But what if left and right are both wrong? What if the system isn’t corrupt, as Corbyn suggests, and yet still leads to rampant inequality? What if some people pedal as hard as they can, and despite what Johnson says, they still can’t get to the top, even though they are intelligent and capable? What if the true cause of the most extreme form of inequality is down to a mechanism that both the left and right welcome and accept – the idea of merit?
That is the question at the heart of The Meritocracy Trap, by Daniel Markovits, a Professor of Law at the Yale Law School, a position that puts him right at the heart of the US’s meritocratic engine room. He specialises in teaching America’s brightest and best, the students who’ve come from the top schools and who will go on to get the top jobs with salaries to match. You’d think someone who spent his days overseeing this cycle of perpetual success would be happy. But he’s not. He’s deeply worried.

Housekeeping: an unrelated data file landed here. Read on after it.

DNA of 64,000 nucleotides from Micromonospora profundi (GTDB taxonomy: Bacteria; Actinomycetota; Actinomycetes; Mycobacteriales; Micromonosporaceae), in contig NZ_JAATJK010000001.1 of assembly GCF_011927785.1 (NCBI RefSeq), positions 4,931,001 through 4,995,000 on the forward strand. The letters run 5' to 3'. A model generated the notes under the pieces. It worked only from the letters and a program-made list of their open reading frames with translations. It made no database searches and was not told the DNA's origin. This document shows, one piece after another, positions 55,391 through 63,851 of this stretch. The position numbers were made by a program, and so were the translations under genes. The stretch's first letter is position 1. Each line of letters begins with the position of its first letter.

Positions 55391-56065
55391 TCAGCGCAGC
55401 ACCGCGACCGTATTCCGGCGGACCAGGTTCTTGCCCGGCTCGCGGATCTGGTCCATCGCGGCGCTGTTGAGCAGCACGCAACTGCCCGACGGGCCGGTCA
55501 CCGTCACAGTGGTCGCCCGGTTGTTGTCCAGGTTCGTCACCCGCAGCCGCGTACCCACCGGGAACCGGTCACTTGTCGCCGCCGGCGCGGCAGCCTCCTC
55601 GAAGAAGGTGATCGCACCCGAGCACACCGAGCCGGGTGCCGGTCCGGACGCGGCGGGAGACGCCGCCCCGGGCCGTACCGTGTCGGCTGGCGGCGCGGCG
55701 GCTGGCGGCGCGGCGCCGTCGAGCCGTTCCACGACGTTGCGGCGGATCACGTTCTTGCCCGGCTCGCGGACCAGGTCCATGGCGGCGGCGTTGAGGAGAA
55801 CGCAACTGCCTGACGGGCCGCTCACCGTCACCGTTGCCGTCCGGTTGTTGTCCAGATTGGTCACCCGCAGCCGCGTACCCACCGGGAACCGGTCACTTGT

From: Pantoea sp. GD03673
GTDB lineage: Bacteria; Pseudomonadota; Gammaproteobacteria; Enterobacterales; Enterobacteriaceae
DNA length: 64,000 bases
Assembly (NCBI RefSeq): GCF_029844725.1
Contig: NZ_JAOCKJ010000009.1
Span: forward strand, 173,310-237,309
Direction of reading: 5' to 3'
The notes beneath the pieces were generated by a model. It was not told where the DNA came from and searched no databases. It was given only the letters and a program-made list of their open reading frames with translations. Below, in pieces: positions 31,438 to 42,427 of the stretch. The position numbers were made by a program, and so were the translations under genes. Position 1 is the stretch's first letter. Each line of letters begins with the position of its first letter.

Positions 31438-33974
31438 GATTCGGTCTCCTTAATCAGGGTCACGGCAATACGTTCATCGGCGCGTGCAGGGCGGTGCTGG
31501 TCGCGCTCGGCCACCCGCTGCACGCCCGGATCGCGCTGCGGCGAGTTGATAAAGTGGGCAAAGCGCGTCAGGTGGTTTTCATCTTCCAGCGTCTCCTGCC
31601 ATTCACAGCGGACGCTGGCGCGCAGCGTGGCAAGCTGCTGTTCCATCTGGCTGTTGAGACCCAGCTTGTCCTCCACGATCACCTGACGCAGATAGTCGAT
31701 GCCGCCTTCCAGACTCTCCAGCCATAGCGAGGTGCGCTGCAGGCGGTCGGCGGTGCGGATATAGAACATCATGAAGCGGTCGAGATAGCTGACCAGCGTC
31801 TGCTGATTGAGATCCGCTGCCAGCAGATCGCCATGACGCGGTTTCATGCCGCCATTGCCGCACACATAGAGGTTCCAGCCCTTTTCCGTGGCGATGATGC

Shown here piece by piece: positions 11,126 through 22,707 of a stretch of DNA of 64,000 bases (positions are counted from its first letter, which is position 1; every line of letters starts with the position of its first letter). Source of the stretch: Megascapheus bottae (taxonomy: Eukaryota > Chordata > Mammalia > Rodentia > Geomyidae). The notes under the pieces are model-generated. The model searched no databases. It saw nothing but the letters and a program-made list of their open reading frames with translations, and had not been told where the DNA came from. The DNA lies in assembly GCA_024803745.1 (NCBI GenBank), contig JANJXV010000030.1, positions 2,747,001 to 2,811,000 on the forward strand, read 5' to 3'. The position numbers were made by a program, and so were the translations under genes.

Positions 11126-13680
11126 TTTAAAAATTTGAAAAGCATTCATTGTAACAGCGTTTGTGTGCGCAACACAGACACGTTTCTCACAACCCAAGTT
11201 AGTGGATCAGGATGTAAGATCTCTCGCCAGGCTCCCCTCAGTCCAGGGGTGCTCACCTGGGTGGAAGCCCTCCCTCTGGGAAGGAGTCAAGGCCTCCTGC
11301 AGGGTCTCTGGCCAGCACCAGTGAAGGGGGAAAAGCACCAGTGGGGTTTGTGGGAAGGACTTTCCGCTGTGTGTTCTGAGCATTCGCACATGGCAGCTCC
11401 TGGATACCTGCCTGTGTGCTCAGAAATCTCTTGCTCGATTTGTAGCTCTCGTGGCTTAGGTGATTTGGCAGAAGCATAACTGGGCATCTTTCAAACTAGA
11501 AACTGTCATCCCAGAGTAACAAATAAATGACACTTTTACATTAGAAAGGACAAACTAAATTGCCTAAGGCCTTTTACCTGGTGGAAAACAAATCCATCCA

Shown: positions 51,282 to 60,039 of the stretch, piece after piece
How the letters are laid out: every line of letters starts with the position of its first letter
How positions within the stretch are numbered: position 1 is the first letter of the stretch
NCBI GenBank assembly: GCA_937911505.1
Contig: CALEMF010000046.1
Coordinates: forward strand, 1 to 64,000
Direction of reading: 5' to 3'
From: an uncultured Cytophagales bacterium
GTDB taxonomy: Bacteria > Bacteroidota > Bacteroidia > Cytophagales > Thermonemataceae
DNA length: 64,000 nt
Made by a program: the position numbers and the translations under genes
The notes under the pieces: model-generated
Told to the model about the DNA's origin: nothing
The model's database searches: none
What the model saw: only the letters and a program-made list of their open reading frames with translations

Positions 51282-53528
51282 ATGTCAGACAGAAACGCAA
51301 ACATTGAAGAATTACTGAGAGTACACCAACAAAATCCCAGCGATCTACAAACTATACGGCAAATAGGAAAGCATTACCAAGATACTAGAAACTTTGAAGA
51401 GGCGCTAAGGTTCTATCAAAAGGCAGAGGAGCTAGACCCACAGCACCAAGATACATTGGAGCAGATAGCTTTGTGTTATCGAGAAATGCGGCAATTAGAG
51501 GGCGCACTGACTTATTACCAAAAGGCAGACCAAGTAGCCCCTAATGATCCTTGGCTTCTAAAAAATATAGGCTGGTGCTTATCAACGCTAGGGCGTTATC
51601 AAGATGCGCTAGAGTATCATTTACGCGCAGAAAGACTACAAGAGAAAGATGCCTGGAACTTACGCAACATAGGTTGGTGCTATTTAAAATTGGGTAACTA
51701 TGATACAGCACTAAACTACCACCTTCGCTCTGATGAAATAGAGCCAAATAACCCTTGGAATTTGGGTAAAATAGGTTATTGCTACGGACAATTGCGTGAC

Meritocracy, as Markovits explains in this brilliant and deeply alarming book, is tearing society apart. But his focus is not on the poorest in society. As he sees it, the buying power of the very worst-off Americans has increased substantially since the mid-twentieth century, and is still improving. The gap between the broad middle class and the poorest has therefore narrowed.
What worries him is the gap between the middle and those at the very top. It is here that we find the worst and most damaging inequality. It’s the gap between the mid-ranking functionary and the CEO, between the shop owner and the hedge fund manager, the high street banker and the investment banker. While the gap between the poorest and the middle has closed, the gap between the middle and very richest has widened.